Zincite



Zincite is a zinc oxide mineral; most specimens contain some Mn, which does not exceed 7% MnO in the reported analyses and is generally much lower. Some Mn2O3 may be present. The material used for reflectance measurements by Criddle and Stanley (1986) contained ZnO 96.9, MnO 3.4, total = 100.3 wt. %. Very little Fe has been reported in the many analyses of zincite, except for that of Bruce (1810a) which might be in error due to inclusions. In general, secondary recrystallized zincite is closer to the ideal composition than primary material (Peretsman, 1981; present study).
The best recent analyses of zincite are of Sterling Hill material; 14 were given by Squiller (1976) and 4 were given by Johnson (1990). The range of compositions given is: MnO 0.3 - 2.4, FeO 0.1 to 2.2, ZnO 96.0 - 99.1, MgO 0.0 - 0.2, Al2O3 0.0 - 0.9 wt. %. Squiller found that, in general, zincite from Franklin contains more Mn and less Zn than that from Sterling Hill. Squiller discussed two types of zincite: (1) discrete grains in franklinite/willemite ore and (2) fracture-fillings in franklinite. In the discrete grains, he found a strong positive correlation between Zn and Mn and a characteristically low Fe content, suggesting that the Mn content of these zincite grains was fixed during metamorphism by local bulk-rock compositions. Zincite occurring as fracture fillings in franklinite has a higher and variable Fe content. Trace impurities, including arsenic, were determined by Eliot and Storer (1860, 1861) and summarized by Palache (1935).
Zincite was first described from these deposits as red oxide of zinc by Bruce (1810a) in one of the first American papers on mineralogy. It has been known by a number of names, including red zinc ore (Vanuxem and Keating, 1824), ruby zinc (Alger, 1861), manganesian oxide of zinc (Berthier, 1819), sterlingite or stirlingite (Alger, 1844), brucite (Dufrenoy, 1847), spartalite (Brooke and Miller, 1852), and calcozincite Shepard (1876), and has even been called ruby, a term of locally obscure origin but understandable in light of its red color. It is notable that the term "ruby zinc," as used locally, refers specifically to zincite and not to sphalerite as it does elsewhere. The name zincite was proposed by Haidinger (1845) and has persisted, although the sterlingite of Alger had priority.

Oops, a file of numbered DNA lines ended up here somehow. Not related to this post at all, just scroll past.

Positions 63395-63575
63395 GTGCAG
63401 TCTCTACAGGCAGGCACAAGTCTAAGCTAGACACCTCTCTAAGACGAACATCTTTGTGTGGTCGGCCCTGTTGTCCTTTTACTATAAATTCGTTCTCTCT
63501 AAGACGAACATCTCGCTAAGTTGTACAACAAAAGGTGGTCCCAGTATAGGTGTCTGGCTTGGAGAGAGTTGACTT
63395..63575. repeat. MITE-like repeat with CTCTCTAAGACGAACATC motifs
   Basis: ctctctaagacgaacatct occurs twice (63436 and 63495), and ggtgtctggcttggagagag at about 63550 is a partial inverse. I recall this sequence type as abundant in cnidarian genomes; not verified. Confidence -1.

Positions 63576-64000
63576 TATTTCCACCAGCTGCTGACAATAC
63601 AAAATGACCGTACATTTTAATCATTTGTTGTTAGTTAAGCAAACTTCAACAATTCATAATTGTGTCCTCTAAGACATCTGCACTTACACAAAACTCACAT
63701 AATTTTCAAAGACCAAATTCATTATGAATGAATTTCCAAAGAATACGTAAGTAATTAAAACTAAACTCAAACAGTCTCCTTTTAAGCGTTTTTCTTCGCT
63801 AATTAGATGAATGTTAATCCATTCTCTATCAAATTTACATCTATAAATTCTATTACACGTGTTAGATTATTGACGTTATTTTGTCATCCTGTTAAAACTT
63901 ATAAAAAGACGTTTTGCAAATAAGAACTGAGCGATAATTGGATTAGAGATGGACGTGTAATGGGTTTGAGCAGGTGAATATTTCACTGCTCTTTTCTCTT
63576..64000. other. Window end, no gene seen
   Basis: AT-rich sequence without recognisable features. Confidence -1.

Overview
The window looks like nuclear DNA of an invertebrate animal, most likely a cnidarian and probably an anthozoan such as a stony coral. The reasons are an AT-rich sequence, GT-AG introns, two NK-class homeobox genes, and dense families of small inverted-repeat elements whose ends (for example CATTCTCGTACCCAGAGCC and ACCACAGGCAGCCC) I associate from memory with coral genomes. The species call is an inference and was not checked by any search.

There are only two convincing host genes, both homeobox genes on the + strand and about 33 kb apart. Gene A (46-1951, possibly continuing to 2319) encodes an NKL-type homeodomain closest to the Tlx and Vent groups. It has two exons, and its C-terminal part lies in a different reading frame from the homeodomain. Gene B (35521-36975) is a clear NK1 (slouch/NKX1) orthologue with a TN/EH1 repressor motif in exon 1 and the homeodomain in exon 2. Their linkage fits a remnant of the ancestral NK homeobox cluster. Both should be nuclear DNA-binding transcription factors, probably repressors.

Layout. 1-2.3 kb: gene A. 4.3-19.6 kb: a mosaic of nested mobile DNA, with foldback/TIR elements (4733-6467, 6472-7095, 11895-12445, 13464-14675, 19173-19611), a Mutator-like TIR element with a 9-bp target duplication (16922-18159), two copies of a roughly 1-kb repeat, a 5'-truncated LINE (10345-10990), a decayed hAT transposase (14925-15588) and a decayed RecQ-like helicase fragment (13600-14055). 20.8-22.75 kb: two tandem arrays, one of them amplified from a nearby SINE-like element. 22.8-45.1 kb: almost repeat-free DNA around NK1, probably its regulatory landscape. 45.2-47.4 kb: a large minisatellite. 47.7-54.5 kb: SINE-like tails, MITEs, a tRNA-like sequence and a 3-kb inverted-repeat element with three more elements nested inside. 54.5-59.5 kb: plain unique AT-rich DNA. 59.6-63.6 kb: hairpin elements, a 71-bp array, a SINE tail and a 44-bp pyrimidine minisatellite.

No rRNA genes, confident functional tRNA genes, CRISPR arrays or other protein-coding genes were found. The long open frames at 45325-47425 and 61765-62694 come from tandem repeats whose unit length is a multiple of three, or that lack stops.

The crystal structure was described by Bragg (1920), and X-ray powder diffraction data were given by Berry and Thompson (1962). Zincite has been the subject of a substantial number of investigations, some of which are cited below; the older chemical and crystallographic work was summarized by Palache (1935). Salotti (1972) reported vapor-pressure studies of zincite, franklinite, and willemite and found support for the paragenetic sequence of Ries and Bowen (1922).
Zincite rarely occurs as euhedral crystals; most material is massive. Crystals are commonly pyramidal and hemimorphic in habit, with a pronounced pedion, freely-formed crystals up to 25 mm are known, but exceedingly rare. Some crystals are distorted. A formless single-crystal measuring 5 x 6 cm was reported by Frondel (1935). Zincite crystals were first measured by Dana (1886). Crystal drawings and measurements of both common and complex pyramidal crystals were given by Palache (1910, 1935, 1941a).
Druses of crystals in secondary veins and recrystallized assemblages commonly have a microgranular appearance and may form attractive specimens; such crystals are commonly rough-surfaced, and some have the texture of crystals which may have grown rapidly or been etched. The crystal faces of etched crystals may be dull or rough. Uncommon platy zincite crystals, with hexagonal outline and a layered and crenulated texture, were described by Dunn (1979a).
Most primary and secondary zincite is deep dark red. Early studies by Hayes (1845, 1850, 1872) had suggested the red color was due to minute scales of hematite disseminated in the zincite, but this was rejected by others. The red color was attributed to the presence of Mn3+ by Dittler (1925), and it is supported indirectly by the abundance of exsolved hetaerolite described below. Kuz'mina et al. (1973) found that Mn gave a red color and Ni a green one to synthetic preparations. The color is also to some extent affected by grain size; lighter hues are found in fine-grained material. Zincite which has been micro-fractured, greatly increasing the number of reflecting grain boundaries, commonly is orange or dull red.
Secondary zincite may be red, orange, yellow-orange, yellow, light green, or rarely colorless. Such secondary zincite is commonly finely-crystallized and may add a false color when included in transparent minerals, such as in some apparently orange hodgkinsonite. Miicke (1970) reported hematite as oriented inclusions in zincite. Inclusions of other minerals occur within zincite, but are largely unstudied.
The luster of zincite varies substantially. Freshly broken single-crystals of zincite exhibit a submetallic to subadamantine luster, but much common zincite is seen to have subvitreous to greasy to resinous lusters. Iridescent false-lusters are uncommon and are generally associated with either cleavage planes or parting planes. Zincite has an imperfect cleavage, but the principal planar feature on most red zincite specimens is a parting, which is so pronounced as to be readily confused with cleavage on casual observation. The parting is commonly defined by abundantly exsolved hetaerolite which occurs as thin black films, discussed in detail under hetaerolite. [Dunn] has also verified jacobsite and, on one specimen of manganhumite, sparse manganosite as thin films on such zincite parting surfaces. The density of zincite is 5.66 g/cm3.